Ebookers.com, an online agency specialising in worldwide travel, offers a choice of over 250 airlines, more than 95,000 hotels, package holidays, car hire and insurance. As one of the first travel agents to launch an interactive travel website in the UK, it has a history of groundbreaking activity in the digital marketplace. Backed by its slogan “book easier. travel happier”, ebookers has adopted a two-pronged approach to entering the mobile environment.
You need to have a completely different bidding strategy on mobile versus desktop and by splitting your campaigns, you can do that
To help customers “book easier”, ebookers.com has launched one of the first fully transactional multi-product mobile sites for travel in Europe. “We wanted to have 100% the same product that we have on desktop,” says Rob Define, director of product strategy. This means the mobile site offers lower cost, faster development time and more straightforward support than an app. Based on the experience of its US-based sister company Orbitz, ebookers also knew that a mobile website would bring more bookings than an app. “As an e-commerce transactional website, we wanted to drive through bookings first.”
The second part of ebookers’ mobile strategy was to help clients “travel happier” by launching the ebookers Explorer iPad app. “It’s not a debate anymore about mobile website or apps,” says Define. “You need to have both.”
Mashing together content from several social media sites to create a dynamic travel magazine, the app aims to build customer value and brand awareness through differentiation, and to focus on innovation and inspiration rather than just transactions.
While in the early days of smartphones customers could visit the ebookers desktop site via their mobiles, since launching the mobile site ebookers has experienced a 90% jump in visitors and bookings via mobile. Define’s advice for other companies looking to replicate results like these? “Advertise and analyse to succeed” for both mobile sites and apps.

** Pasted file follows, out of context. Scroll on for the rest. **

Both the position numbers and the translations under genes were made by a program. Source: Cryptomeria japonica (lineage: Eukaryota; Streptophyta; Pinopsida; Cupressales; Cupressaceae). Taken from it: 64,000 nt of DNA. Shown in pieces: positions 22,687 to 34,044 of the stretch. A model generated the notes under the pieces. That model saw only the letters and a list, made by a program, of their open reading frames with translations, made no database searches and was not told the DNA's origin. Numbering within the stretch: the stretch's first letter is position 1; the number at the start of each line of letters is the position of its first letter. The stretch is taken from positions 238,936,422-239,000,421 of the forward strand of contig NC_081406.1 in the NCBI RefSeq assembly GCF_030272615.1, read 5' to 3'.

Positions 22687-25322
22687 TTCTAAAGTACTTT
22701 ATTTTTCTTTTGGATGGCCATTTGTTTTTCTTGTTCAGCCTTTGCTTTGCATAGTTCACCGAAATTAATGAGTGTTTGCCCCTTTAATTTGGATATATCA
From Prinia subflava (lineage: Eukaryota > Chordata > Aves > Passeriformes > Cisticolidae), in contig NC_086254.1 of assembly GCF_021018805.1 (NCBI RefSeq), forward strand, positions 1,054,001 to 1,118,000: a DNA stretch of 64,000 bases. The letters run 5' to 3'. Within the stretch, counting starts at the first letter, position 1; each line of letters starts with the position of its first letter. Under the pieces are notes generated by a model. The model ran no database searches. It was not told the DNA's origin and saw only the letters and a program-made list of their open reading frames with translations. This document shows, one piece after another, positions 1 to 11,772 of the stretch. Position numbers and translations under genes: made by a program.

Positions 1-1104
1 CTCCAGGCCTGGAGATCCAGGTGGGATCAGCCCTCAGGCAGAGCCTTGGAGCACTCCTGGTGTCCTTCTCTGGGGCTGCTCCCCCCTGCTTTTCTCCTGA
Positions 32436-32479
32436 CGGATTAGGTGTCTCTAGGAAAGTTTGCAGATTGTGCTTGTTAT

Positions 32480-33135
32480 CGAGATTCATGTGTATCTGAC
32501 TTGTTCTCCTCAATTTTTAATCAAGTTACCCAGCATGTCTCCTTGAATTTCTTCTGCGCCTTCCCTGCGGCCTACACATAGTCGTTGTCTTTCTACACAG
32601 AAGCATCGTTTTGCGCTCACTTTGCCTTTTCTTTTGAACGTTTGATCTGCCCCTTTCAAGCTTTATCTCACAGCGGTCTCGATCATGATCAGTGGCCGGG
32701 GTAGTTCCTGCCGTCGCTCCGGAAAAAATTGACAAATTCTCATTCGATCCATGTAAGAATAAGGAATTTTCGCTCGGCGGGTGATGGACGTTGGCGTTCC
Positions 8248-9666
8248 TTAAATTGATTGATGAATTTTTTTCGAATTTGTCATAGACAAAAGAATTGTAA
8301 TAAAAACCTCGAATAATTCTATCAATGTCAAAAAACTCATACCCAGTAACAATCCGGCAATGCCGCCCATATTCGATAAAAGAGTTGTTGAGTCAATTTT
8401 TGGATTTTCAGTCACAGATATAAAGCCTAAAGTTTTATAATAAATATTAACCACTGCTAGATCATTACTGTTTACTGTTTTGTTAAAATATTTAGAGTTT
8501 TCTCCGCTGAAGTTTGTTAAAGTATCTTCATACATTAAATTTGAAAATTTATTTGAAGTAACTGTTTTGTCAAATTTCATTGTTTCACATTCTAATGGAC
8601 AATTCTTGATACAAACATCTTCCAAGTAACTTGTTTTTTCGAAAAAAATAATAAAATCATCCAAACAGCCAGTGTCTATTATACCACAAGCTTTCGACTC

Define says that organic and paid search drive a high share of visitors to the ebookers mobile site, so he recommends a dedicated mobile pay-per-click account to manage all-important positioning.
“You need to have a completely different bidding strategy on mobile versus desktop and by splitting the campaigns you can do that,” he affirms.
Introducing mobile-targeted ad text is another top tip; ebookers has trialled text borrowed from its desktop campaigns against mobile-specific text and seen the latter deliver increases in click-through rates of up to 25%.
Meanwhile, to promote the app, ebookers enlisted the help of Google’s AdMob. “We launched an iPad-targeted specific campaign in all 12 countries where ebookers is present in Europe,” Define says. “As soon as we launched the campaign we saw a 100% increase in downloads of the app, which is phenomenal.”
As with the mobile website, analysis of the app’s performance remains paramount. “We wanted to understand consumer behaviour,” explains Define. “And an easy way to do this was to implement Google Analytics for Mobile on the app.”
As a result, it is seeing 50% longer visit durations than on the desktop website, and information such as this is helping ebookers to prioritise and optimise to ensure its success in mobile continues.